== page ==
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Article CIII: Love and Nonattachment

"Love is a consistent passion to give, not a meek persistent hope to receive. The only demand of life is the privilege to love all." Swami Chinmayananda

Bhakti is one of the major paths of Vedanta, and it is perhaps the most common. Bhakti can be translated as devotion, love, and faith. Classically, bhakti refers to love of God as a deity, often in the context of worship and surrender. God as a deity is known as Iswara in Vedanta. Because God is infinite, God manifests through infinite forms. Iswara can be represented as Krishna, Kali, Shiva, Venkateswara, Saraswati, Ganesha, Vishnu, etc. In any form, Iswara represents an ideal one can aspire toward.

Bhakti can also signify love outside of the context of God as a deity. Vedanta offers that the true nature of each person is essentially Divine, which means that God exists within all people. Thus the love of bhakti yoga also applies to how one loves others. Aspiring to love and appreciate the Divine within others is a form of bhakti as well. The love of Iswara is often described in terms of human relationships, e.g. loving Iswara as a parent, loving Iswara as a teacher, loving Iswara as a friend, loving Iswara as a child, or loving Iswara as a spouse. The implications of such love for Iswara illustrate how one can love others with that same kind of spiritual passion.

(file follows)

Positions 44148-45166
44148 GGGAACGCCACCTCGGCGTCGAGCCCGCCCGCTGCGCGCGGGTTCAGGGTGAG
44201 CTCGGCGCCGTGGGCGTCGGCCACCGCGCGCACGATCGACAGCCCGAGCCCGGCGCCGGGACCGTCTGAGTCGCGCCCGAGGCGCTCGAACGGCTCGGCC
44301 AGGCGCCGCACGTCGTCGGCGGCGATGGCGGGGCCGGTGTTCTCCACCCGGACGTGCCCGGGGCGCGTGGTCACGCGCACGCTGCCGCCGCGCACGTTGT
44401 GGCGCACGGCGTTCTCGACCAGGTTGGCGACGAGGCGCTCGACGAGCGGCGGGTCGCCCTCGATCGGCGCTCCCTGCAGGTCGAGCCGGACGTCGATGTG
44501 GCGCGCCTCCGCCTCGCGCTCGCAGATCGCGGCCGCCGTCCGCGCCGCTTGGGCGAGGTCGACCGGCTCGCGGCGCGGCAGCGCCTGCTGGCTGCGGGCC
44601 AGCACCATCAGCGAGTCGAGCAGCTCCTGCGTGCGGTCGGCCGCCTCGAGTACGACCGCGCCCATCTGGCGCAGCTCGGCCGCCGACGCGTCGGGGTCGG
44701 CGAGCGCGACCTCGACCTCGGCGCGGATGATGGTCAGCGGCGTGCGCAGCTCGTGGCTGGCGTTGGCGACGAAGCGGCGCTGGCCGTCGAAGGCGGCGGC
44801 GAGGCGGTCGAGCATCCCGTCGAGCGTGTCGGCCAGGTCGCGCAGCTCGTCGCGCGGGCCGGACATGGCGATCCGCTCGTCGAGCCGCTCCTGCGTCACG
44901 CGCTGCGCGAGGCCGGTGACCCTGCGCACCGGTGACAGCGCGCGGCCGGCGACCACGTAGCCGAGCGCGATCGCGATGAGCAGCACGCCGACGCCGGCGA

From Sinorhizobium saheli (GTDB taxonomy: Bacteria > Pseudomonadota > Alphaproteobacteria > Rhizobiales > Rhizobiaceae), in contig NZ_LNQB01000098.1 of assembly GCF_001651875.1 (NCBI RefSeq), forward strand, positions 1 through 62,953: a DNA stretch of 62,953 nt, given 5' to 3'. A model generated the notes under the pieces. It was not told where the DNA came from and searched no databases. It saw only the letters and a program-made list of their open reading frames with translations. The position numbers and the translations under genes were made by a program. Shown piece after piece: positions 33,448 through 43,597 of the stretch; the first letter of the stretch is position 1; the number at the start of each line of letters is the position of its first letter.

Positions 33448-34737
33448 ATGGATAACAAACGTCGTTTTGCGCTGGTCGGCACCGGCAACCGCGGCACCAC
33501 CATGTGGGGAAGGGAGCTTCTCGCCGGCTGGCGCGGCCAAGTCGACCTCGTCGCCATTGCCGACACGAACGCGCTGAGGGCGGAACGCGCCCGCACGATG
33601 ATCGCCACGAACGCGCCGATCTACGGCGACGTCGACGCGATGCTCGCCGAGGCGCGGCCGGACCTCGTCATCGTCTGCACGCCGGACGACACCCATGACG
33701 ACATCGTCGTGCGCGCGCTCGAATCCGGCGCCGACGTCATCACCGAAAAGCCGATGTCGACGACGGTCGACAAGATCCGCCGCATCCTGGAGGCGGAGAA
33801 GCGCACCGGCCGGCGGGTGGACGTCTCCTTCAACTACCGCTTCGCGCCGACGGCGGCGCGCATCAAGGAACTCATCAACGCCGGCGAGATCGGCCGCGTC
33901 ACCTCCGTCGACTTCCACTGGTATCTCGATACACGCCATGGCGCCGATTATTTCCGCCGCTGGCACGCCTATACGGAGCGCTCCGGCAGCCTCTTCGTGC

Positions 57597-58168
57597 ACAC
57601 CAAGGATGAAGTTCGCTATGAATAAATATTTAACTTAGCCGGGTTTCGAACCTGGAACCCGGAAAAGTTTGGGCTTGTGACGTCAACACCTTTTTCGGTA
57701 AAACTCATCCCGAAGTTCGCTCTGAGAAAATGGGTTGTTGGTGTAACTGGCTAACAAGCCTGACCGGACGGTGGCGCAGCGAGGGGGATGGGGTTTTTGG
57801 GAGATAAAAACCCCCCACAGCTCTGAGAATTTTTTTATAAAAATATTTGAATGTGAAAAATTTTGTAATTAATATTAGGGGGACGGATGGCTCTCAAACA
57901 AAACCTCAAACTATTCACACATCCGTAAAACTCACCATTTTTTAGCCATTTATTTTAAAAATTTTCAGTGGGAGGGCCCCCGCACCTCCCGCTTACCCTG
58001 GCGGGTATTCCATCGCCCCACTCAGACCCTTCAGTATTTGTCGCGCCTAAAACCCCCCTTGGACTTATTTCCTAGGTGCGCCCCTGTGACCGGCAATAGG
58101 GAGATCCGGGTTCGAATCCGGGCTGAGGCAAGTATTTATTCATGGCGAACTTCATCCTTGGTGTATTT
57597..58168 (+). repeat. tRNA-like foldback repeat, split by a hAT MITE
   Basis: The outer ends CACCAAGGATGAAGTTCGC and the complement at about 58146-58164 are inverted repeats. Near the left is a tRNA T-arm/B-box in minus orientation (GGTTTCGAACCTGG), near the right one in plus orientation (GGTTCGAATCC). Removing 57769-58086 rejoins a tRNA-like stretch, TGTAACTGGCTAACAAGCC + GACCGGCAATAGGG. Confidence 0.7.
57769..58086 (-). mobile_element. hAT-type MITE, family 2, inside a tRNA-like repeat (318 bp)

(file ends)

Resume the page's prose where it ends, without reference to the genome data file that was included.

Selflessness is a central theme in discussions of karma yoga, and this ideal of selflessness applies to the love of bhakti yoga as well. Selfless love allows for the dissolution of one's ego to reveal true Divinity within. When one's love is selfless, one's joy is independent of any situation. Selfless love reveals bliss that is not dependent on results of love. Just as one can aspire to be nonattached in selfless action of karma yoga, one can aspire to be nonattached in selfless love of bhakti yoga. Love without attachment frees one from the results of that love so that peace results independent from all circumstances. Ultimate selfless love reveals the eternal, infinite bliss of enlightenment!

East-West Counseling & Meditation -- Modern Psychiatry Integration -- Himalayan Philosophy -- Penn & Stanford Medicine
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